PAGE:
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Former Secretary of State Julian Smith references Derry Girls finale during Troubles legacy debate

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The cast of Derry Girls. Credit: Jack Barnes

The cast of Derry Girls. Credit: Jack Barnes

The cast of Derry Girls. Credit: Jack Barnes

A powerful intervention in the debate over the Government’s Troubles legacy proposals by former Secretary of State Julian Smith has been described as “mind blowing” by the creator of TV comedy Derry Girls after he referenced the show.

During the second reading debate in the House of Commons on Tuesday, Mr Smith referenced the “brilliant Derry Girls finale” last week, which paid tribute to the signing of the Good Friday Agreement.

Speaking about the legislation laid down, Mr Smith raised concerns over the Government's plans for a new independent commission for information recovery.

He also described being “deeply uncomfortable” by the idea of “voting for a Bill that will formalise immunity for those who have committed murder and other crimes”.

During his speech, the Conservative Skipton and Ripon MP also touched on the 2010 apology by David Cameron over Bloody Sunday, when British soldiers shot dead 13 civil rights protestors in the Bogside area of Londonderry.

When speaking about this, Mr Smith chose to reference the comedy show which aired its final episode last Wednesday.

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“The lead character Erin’s monologue on coming of age in Northern Ireland, was set to clips of Bloody Sunday and more importantly David Cameron’s apology. A clear modern reflection of the importance of that acknowledgement of the past,” he said.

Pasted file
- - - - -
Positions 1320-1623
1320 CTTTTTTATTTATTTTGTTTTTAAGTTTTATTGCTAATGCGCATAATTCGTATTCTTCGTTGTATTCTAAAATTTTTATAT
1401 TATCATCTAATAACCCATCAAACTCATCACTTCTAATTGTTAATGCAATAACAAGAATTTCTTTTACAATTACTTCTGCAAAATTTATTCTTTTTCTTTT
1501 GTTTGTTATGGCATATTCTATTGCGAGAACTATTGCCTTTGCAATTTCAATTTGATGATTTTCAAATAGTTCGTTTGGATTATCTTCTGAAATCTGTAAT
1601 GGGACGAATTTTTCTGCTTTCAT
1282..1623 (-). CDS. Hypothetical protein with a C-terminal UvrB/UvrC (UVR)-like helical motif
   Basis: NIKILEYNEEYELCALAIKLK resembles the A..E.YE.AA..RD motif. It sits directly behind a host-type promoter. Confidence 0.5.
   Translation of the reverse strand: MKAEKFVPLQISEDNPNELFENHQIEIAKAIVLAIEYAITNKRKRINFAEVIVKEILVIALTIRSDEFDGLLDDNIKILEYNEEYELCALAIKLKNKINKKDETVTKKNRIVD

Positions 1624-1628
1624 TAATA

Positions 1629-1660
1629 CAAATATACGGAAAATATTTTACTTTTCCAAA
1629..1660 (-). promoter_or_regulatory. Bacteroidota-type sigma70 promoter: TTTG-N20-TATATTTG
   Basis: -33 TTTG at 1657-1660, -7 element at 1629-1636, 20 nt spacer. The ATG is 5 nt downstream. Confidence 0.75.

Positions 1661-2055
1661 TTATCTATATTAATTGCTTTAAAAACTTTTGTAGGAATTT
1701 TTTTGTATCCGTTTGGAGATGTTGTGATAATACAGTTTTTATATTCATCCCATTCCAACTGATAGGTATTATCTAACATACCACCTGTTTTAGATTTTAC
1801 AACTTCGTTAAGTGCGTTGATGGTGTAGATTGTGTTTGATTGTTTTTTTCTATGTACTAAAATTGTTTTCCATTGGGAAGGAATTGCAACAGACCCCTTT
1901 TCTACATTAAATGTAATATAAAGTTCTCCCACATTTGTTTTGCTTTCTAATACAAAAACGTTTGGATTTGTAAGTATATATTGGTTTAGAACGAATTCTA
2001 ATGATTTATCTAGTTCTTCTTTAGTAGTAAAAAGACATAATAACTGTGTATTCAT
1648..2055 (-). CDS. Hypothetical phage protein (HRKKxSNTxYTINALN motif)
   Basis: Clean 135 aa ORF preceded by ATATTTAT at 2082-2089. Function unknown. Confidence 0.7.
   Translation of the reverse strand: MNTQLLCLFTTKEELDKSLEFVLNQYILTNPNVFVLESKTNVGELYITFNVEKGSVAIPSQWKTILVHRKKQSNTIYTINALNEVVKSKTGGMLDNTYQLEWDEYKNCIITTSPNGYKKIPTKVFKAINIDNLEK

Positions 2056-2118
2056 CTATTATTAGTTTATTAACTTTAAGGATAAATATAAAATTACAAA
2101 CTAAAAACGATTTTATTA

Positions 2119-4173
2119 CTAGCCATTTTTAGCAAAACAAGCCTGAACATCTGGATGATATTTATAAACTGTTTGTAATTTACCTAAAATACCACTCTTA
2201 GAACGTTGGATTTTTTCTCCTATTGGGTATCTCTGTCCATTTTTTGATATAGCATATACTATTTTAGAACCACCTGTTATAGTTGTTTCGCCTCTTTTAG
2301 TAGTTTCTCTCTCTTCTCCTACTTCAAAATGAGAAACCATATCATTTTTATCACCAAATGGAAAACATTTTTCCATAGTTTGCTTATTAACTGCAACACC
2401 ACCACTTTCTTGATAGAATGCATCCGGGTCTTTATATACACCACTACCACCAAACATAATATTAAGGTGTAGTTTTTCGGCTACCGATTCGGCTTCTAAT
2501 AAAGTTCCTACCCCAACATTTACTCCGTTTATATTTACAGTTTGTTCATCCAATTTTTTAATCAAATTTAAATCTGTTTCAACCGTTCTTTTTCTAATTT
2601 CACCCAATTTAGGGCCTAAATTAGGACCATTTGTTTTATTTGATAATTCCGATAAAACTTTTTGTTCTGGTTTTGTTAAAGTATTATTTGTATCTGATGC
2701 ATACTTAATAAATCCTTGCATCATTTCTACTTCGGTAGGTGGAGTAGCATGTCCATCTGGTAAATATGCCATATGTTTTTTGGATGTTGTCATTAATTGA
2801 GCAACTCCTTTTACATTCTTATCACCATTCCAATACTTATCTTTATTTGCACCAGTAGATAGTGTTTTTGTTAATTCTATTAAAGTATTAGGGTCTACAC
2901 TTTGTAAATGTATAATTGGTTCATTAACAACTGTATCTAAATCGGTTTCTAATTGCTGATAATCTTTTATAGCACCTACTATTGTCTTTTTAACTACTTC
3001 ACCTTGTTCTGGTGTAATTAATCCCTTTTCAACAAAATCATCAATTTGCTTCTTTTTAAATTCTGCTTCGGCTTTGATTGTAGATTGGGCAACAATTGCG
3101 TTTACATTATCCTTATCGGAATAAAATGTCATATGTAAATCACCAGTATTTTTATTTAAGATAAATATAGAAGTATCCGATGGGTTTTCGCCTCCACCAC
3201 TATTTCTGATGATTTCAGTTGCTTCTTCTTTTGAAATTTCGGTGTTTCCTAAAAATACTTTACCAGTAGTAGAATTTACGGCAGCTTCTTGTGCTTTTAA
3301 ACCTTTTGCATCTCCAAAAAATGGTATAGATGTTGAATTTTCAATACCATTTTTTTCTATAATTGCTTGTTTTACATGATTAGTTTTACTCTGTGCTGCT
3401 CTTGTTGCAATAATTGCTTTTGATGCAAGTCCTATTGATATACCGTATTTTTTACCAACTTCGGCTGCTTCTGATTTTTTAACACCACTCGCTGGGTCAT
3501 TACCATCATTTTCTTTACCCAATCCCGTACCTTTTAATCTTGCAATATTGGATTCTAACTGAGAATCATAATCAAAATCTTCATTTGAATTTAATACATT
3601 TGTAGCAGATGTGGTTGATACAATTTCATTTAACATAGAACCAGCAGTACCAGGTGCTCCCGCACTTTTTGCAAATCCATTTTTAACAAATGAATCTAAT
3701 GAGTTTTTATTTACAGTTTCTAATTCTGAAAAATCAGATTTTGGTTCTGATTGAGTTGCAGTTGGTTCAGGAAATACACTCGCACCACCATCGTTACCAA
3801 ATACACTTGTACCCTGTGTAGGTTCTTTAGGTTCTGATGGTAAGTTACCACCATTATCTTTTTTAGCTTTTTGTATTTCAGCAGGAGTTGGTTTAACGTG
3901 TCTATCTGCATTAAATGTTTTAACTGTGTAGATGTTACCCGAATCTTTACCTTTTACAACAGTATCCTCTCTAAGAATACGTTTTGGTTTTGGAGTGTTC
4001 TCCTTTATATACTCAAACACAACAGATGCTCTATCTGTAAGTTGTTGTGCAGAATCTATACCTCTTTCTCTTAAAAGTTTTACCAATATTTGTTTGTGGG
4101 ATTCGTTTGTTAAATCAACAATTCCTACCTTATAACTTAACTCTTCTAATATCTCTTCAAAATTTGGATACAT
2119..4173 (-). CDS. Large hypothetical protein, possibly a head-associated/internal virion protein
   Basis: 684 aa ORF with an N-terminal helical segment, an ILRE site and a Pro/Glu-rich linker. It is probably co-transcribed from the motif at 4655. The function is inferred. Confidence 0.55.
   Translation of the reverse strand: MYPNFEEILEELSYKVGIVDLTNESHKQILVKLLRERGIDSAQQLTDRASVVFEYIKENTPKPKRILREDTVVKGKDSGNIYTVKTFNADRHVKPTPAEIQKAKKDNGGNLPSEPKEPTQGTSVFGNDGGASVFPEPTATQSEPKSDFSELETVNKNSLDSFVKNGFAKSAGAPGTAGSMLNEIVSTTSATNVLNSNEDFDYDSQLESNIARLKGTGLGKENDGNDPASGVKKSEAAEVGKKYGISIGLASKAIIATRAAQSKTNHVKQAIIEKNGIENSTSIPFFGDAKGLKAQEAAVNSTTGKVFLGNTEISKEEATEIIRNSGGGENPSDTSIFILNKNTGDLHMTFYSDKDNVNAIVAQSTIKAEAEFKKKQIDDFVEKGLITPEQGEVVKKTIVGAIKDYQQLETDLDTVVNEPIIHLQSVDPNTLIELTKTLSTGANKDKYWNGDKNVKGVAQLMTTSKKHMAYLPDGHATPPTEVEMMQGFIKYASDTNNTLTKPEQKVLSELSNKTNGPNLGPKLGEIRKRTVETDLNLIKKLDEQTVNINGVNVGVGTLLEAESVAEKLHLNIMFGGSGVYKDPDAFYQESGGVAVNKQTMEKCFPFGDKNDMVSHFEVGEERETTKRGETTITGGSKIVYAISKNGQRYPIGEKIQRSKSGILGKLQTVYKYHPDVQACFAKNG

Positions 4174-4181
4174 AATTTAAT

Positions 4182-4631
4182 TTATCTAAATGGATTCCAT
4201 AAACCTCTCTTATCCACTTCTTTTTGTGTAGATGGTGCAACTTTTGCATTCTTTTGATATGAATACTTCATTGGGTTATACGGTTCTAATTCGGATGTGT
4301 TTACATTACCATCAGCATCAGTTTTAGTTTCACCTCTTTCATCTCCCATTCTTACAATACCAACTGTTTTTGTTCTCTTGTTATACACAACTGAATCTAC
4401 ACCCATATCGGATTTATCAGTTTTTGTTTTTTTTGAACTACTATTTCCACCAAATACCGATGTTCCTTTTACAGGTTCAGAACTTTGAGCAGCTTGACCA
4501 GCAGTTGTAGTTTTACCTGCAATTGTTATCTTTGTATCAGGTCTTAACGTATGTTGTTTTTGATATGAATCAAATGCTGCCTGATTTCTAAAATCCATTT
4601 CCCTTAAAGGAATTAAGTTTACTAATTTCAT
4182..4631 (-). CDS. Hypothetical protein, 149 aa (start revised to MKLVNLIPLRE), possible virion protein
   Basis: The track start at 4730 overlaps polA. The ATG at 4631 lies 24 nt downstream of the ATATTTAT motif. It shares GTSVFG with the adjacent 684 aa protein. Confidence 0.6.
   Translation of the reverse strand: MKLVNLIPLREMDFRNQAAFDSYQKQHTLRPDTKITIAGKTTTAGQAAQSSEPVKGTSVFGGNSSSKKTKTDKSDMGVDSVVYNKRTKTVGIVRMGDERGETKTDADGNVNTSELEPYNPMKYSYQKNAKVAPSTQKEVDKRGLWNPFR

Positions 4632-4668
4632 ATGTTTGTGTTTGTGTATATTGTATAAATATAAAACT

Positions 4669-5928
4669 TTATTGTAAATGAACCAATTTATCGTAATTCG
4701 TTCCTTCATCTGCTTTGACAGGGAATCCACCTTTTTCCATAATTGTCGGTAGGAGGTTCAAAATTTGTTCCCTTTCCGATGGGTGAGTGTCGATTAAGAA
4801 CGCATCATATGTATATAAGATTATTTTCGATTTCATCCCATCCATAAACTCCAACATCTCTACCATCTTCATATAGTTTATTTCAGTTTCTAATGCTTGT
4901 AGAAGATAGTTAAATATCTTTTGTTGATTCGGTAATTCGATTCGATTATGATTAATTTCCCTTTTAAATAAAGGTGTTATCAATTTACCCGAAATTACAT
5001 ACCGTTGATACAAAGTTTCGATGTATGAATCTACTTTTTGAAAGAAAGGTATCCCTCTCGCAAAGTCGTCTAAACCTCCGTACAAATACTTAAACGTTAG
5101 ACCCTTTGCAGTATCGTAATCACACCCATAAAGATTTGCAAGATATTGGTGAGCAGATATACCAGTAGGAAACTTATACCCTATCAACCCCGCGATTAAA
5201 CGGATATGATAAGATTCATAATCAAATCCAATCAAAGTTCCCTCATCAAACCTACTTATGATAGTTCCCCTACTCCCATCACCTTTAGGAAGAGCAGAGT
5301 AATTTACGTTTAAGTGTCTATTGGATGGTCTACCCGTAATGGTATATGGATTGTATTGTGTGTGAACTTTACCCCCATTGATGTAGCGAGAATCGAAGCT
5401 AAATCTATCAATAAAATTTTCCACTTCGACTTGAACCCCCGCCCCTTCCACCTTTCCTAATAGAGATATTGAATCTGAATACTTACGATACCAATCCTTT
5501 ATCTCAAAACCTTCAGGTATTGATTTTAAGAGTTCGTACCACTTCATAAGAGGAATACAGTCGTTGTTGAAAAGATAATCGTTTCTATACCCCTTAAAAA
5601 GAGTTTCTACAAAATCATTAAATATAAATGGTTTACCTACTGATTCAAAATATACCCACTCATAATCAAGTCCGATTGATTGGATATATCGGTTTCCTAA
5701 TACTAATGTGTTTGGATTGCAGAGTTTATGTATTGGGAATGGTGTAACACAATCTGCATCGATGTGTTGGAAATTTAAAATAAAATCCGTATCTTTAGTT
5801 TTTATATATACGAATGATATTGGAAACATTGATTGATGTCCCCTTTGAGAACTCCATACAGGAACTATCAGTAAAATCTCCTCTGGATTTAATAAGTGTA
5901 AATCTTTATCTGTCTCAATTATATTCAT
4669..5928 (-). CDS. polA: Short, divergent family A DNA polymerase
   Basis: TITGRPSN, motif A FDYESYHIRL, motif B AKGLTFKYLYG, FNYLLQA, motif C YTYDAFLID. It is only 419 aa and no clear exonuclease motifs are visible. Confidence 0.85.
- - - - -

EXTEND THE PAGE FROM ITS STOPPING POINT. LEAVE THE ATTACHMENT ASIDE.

He added: "I urge the Government to look at again at the independence and investigatory powers of this body to ensure that it can guarantee victims a full and thorough investigation of their case that is legally compliant.

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Former Northern Ireland Secretary Julian Smith. Photo credit: Stefan Rousseau/PA Wire

Former Northern Ireland Secretary Julian Smith. Photo credit: Stefan Rousseau/PA Wire

Former Northern Ireland Secretary Julian Smith. Photo credit: Stefan Rousseau/PA Wire

"The shutting down of civil cases and of inquests, and the way it is done through this Bill, is also a source of much anger and worry.

"Civil actions have provided an effective mechanism for victims to obtain discovery and reparations.

"Today many victims feel that they have been hit by a double whammy with this Bill. Their route to justice cut off, and at the same time their route to the truth restricted."

Writing on Twitter, Derry Girls writer Lisa McGee replied: “This is mind blowing.”

The final episode of the third series is set in 1998, coinciding with the Good Friday Agreement referendum.

In a recent interview with the Belfast Telegraph, McGee said she wanted to remind people how far Northern Ireland had come since ‘98 and how fragile and precious peace was.


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